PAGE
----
We sat down with author Rachel Ryan to find out more about being a writer and the inspiration behind her chilling psychological thriller Hidden Lies . . .
Tell us a bit about Hidden Lies and what inspired you to write it
I knew I wanted to read an atmospheric, compelling suspense novel set in modern Dublin. I’m a big walker – I walk for hours around the city at night – and there can be something really eerie about urban streets in winter in particular. Part of the inspiration behind Hidden Lies was a desire to write a thriller in that setting. I was inspired by authors like Ruth Ware, Stephen King and Daphne du Maurier – authors who showed me how powerful sense of place can be, and how to get that eerie creeping feeling down onto the page.
Where did you first get the idea for Hidden Lies?
The idea for the plot of Hidden Lies was actually inspired by a conversation I had with my mother. I was walking home from her house at night, thinking about the stories she’d been telling me, and I had what I suppose you’d call a light-bulb moment – a spine-tingling moment when the story came to me in a flash, and I saw the opening pages of the novel take shape in front of me. Hidden Lies is a domestic thriller, about family and love and secrets, and so the plot deals with some heavy themes. But at the same time, it’s a page-turner. I knew when I sat down to write it that I wanted to write a page-turner.
Have you always wanted to be a writer?
Since I was a little girl. I wrote ‘novels’ in school copybooks from a very young age. I still have a novel that I wrote at about ten years old. It’s about a girl called Alana who finds a magic pearl on a beach and ends up visiting an underwater world full of interesting sea creatures.
What was the most difficult part of writing the book, and the most rewarding?
I find the editing process to be simultaneously the most difficult and the most rewarding step. Editors force you to step outside your work and look at it from a distance, which is extremely challenging, but necessary. Perhaps the part I most enjoy is writing first drafts. That’s when I can achieve what some people refer to as flow state, when the words just spill from my fingertips. That’s when I’m getting to know my characters and my story.
Where do you find inspiration for your characters?
My characters tend to walk into my head quite fully formed. I can always see them vividly – it’s like mentally meeting someone. Then I have to spend some time with them, getting to know them. Most of what I learn about my characters doesn’t end up on the page.
What’s your favourite crime novel?
Impossible question to answer! So many spring to mind, but I’ll just choose the one I’m re-reading at the moment – Erin Kelly’s He Said/She Said. I absolutely love this novel. It’s brilliantly executed, wonderfully written, and full of genuinely surprisingly twists – a masterclass in how to do a thriller.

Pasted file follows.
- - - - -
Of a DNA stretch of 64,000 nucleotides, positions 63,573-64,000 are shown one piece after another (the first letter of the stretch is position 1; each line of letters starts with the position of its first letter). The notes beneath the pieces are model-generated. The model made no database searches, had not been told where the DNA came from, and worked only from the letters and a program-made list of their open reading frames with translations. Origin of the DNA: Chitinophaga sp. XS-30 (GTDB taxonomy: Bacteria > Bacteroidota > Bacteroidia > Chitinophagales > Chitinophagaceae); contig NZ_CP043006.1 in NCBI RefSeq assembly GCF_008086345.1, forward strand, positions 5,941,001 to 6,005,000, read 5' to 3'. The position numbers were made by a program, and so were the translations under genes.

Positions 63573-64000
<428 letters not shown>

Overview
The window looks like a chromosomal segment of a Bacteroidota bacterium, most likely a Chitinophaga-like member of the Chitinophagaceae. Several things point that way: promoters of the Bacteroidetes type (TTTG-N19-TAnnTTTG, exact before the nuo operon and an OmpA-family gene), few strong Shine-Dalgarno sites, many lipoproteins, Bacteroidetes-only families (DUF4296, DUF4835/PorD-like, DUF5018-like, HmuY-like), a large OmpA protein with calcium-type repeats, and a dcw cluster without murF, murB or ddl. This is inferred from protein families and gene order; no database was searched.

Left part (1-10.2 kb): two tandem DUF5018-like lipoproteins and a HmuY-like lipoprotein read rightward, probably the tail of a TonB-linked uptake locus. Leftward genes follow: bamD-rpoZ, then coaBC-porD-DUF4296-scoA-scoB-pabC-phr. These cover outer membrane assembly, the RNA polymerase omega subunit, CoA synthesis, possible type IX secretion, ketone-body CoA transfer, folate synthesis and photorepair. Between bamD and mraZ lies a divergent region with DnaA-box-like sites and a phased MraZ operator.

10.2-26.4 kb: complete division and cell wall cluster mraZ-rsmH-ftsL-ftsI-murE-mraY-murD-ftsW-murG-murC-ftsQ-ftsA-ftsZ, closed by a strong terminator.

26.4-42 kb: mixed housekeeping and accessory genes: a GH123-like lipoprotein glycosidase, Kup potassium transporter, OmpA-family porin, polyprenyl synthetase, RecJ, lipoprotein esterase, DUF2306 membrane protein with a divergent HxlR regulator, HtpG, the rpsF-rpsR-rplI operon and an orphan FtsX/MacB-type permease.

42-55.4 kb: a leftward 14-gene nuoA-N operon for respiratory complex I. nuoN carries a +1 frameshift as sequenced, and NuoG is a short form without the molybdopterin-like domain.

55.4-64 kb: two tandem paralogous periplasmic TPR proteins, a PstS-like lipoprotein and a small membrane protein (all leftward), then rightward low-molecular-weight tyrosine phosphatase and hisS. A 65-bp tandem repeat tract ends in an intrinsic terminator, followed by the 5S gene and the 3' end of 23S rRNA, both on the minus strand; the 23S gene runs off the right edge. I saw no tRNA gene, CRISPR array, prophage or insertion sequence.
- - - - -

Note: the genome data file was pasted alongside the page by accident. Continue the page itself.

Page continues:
What do you enjoy doing in your spare time?
My first answer is the one that all writers give: I love to read. But it feels the most pertinent, particularly as I wrote Hidden Lies on the heels of the coronavirus pandemic, when lockdown cut me off from most of the other things I love. Meeting friends in coffee shops, going hiking and getting out in nature, ambling around Dublin’s city centre and idly window-shopping – all of a sudden I couldn’t do any of the things I took for granted. Couldn’t go swimming, couldn’t go camping, couldn’t meet friends for a drink and a dance. But I could still read. I could still pick up a book and be transported to another time and place. For me, that feeling of being transported is what makes reading magic. I love film, I love theatre, but I don’t find any other narrative art form as utterly immersive as reading. That’s why, despite all my varied interests and hobbies, when someone asks me what I enjoy doing, ‘reading’ is the first word that springs to my lips.
Hidden Lies is out now in paperback, ebook and audio – find out more below.
THE TOP TEN BESTSELLER
'A tense, unsettling thriller' T. M. LOGAN, author of THE HOLIDAY
'Gripping . . . a bright new voice in psychological thrillers' ERIN KELLY, author of HE SAID/SHE SAID
'Packed with tension and twists' CANDIS
'I didn't put it down until I had turned the final page' LIZ NUGENT, author of OUR LITTLE CRUELTIES
'Gripping, propulsive' IRISH TIMES
'Eerie and unsettling' CATHERINE RYAN HOWARD, author of THE NOTHING MAN
'A breathless, gut-wrenching thriller' WOMAN'S OWN
'Pacy, clever and tense' JO SPAIN, author of THE PERFECT LIE
'Packs an emotional punch' IRISH INDEPENDENT
'A high-speed, heart-stopping ride' EDEL COFFEY, author of BREAKING POINT
'Beautifully written, perfectly paced' THE TABLET
What if your child's imaginary friend was real?
All children have imaginary friends. It's perfectly normal.
But when Georgina's young son Cody tells her about his 'New Granny', a mysterious friend from the park, the words send shivers down her spine. Georgina's beloved mother died only months ago.
Her husband Bren is certain the woman is an invention, Cody's way of grieving for his grandmother, but there's something in the way Cody talks about his new friend that feels so real.
Is someone out there, watching Georgina's family from the shadows?
Is Cody's imaginary friend not so imaginary after all?
An absolutely gripping psychological thriller with an emotional punch that will take your breath away. The perfect suspense novel for fans of Lisa Jewell, Clare Mackintosh and Jane Corry.
What readers are saying . . .
***** 'Wow . . . unputdownable'
***** 'This was amazing! Chilling and tense'
***** 'Thrilling, engrossing page-turner'
***** 'Gave me chills'
***** 'Such a GOOD read . . . gripping, tense and unpredictable'
***** 'I was gripped from first page to last'
***** 'I couldn't put it down'